So anything that puts a bone in a kids hand for cheap (or a bone player that's, for ex, doing a gig in a bad hood/mummers parade/crowded pub on pattys day/mardiGras [insert nightmare gig here] etc... & dont wanna bring theyr good horn)
    is a winner.

    A tentative thumbs up from this woodwinder.
     
  7. Helen

    Helen Content Expert Saxophones Staff Member Administrator

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    Purple (and maybe white, I can't remember what the second one is) is the new colour for the year. It's supposed to be out this summer. I tried to get one for my partner's birthday, but it didn't come in in time, the shipment was delayed until July. I opted for red instead.

    I have tried playing around with it off and on for the past couple of weeks. Fun as it is to look at, regular trombones are easier to play IIRC. I did do my necessary 3 month stint on slide trombone in university, and admit I sucked on the instrument. That said, I find the plastic mouthpiece is much harder to produce a consistent sound on, than on a conventional brasswind's mouthpiece. Although I sucked on slide trombone, I was quite good on trumpet, and passable on euphonium. I understand the principles of brasswind embouchure, but putting them into use on the clear plastic, colour coordinated mouthpiece is definitely a challenge.

    I bought the P-bone as a fun past-time gift, not for a serious musician, or even necessarily a serious beginner. I wonder how trombone teachers rate them, and the accompanying mouthpieces.
     
  8. LowThudd

    LowThudd

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    Purple

    I have been looking at these:

    PURPLE CONCERT BAND TRUMPET

    Woried the valves wouldn't last, though it is gorgeous. I've seen trombones in the same color, at about the same price. Alot less can go wrong on a 'bone compared to a trumpet. Course, with the 5 year warranty they are giving, probably not a bad starter.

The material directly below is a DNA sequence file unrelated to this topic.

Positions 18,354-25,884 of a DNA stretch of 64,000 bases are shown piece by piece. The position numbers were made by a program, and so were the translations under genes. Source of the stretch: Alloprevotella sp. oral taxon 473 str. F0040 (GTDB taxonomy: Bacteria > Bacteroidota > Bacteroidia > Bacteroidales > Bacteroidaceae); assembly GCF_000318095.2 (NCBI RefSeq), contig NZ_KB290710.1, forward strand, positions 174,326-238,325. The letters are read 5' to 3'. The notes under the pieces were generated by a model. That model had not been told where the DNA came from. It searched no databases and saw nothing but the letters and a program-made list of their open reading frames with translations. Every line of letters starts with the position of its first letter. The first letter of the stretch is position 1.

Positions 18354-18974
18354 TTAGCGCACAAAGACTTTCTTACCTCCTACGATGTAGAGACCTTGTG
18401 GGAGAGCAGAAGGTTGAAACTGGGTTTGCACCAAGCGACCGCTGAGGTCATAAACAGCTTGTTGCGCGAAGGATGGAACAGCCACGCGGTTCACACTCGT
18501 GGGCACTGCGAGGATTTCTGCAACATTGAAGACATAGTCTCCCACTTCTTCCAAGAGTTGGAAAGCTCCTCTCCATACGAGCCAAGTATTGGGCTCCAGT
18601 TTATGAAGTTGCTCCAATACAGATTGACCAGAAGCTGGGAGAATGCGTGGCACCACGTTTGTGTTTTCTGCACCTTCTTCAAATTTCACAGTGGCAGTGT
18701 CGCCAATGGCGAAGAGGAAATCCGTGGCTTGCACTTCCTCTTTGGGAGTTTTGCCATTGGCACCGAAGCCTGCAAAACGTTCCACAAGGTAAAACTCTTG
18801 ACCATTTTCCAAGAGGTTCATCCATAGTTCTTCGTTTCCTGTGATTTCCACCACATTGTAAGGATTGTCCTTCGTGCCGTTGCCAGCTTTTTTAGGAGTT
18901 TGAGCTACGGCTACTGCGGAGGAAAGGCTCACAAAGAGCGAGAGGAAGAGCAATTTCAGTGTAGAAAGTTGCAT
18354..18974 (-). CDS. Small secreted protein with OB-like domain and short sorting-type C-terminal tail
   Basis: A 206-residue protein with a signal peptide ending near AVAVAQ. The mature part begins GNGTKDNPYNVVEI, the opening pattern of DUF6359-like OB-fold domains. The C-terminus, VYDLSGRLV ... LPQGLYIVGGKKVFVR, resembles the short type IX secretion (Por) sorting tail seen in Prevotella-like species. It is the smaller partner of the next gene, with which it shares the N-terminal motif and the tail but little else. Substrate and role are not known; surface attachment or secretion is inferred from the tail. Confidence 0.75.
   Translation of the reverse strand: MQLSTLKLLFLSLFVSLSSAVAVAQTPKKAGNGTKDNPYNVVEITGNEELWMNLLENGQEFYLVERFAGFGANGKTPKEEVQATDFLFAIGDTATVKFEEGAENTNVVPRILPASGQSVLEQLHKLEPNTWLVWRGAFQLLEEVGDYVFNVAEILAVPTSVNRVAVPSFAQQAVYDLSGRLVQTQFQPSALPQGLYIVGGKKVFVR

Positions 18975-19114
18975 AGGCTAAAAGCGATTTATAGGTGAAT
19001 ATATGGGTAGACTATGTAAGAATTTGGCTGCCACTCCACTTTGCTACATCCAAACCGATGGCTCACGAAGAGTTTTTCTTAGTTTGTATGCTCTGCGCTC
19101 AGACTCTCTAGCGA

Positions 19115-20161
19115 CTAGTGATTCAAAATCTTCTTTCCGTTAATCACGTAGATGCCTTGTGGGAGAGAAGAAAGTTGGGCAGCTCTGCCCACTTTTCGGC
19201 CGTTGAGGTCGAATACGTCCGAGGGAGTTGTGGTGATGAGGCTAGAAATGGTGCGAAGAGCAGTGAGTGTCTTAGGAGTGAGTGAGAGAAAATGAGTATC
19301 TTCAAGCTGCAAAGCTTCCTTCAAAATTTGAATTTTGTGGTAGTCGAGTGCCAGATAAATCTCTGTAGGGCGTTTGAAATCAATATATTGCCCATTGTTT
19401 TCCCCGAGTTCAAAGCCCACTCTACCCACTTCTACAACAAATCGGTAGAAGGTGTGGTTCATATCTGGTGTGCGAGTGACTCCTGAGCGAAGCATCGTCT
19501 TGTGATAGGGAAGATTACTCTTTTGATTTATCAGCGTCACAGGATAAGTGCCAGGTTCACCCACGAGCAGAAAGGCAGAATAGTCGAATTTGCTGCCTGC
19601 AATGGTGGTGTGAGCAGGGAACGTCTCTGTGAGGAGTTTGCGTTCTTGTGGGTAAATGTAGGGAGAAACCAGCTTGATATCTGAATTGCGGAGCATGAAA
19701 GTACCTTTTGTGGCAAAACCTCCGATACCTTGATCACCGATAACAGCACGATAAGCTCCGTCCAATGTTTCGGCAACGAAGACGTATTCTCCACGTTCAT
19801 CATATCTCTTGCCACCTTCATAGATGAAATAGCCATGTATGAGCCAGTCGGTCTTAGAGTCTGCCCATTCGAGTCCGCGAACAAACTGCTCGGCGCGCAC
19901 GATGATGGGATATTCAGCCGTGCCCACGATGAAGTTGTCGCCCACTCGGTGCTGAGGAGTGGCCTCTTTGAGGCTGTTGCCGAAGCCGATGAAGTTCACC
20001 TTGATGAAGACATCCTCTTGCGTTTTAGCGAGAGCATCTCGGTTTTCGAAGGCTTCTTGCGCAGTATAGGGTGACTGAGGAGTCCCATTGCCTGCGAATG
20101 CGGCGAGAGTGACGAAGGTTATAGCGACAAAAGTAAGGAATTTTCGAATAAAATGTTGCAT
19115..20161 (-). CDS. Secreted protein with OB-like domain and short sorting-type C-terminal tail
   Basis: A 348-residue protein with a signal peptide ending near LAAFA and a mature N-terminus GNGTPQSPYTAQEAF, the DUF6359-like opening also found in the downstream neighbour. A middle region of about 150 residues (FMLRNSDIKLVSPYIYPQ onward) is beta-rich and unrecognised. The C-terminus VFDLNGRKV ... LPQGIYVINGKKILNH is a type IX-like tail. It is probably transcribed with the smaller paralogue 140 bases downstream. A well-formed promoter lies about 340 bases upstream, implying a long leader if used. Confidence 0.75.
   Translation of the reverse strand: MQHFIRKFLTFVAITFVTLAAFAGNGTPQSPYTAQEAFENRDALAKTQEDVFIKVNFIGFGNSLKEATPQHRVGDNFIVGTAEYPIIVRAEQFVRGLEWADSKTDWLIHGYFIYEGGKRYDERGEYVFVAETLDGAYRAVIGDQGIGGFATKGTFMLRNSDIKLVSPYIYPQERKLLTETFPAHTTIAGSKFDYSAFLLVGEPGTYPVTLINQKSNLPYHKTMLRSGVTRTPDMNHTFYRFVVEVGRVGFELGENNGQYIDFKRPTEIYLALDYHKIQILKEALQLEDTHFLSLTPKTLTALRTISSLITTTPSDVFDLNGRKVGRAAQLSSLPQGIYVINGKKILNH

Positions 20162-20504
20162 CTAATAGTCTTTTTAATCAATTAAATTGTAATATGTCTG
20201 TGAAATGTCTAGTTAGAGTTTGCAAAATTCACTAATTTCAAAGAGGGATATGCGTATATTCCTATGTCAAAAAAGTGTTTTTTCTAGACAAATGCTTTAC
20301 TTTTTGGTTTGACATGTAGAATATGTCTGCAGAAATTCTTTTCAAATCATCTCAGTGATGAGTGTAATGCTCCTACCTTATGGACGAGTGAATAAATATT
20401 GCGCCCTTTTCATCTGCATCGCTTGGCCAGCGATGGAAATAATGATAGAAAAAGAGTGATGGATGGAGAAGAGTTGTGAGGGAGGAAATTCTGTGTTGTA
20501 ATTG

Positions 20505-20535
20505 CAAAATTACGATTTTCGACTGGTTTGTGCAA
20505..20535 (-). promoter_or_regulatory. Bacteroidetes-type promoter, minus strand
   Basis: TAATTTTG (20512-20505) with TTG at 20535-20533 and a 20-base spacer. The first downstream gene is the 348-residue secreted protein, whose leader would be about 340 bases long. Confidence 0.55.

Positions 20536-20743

Last edited: Jul 9, 2012
  9. pete

    pete Brassica Oleracea Staff Member Administrator

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    That's not plastic, though.

    Colored lacquers have been used by a lot of manufacturers for a very long time. If you go back far enough, you can even find some with enamel: Conn and Buescher had that available for awhile in the 1920s for their saxophones and I see no reason why they wouldn't have had that finish available on their other brasswinds.
     
  10. LowThudd

    LowThudd

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    Yep, that's while I like it better. :p

    Enamel, now there's a thought. The cheapo imports tend to lose their lacquer fairly rapidly. Enamel should last a bit longer.
     
  11. jbtsax

    jbtsax Distinguished Member Distinguished Member

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    In the case of a trombone slide a slight bump can put a dent in the thin metal casing and render it inoperable. A plastic slide (or bell) will absorb the hit and retain its shape. Modern automobile bumpers are made with plastic for the same reason.
     
  12. retread

    retread

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    As I recall our trombonist used a metal mouthpiece on his Pbone.